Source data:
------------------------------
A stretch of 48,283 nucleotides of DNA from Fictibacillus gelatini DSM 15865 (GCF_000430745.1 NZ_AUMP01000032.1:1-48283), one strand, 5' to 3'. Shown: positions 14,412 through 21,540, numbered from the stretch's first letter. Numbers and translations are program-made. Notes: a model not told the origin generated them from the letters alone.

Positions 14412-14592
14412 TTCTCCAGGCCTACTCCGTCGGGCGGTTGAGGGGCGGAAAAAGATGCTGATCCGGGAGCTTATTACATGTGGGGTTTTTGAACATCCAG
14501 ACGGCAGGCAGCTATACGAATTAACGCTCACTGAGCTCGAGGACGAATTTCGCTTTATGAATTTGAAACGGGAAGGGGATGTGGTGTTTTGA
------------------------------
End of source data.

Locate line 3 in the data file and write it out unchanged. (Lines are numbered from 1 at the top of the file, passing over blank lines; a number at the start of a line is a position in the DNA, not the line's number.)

14412 TTCTCCAGGCCTACTCCGTCGGGCGGTTGAGGGGCGGAAAAAGATGCTGATCCGGGAGCTTATTACATGTGGGGTTTTTGAACATCCAG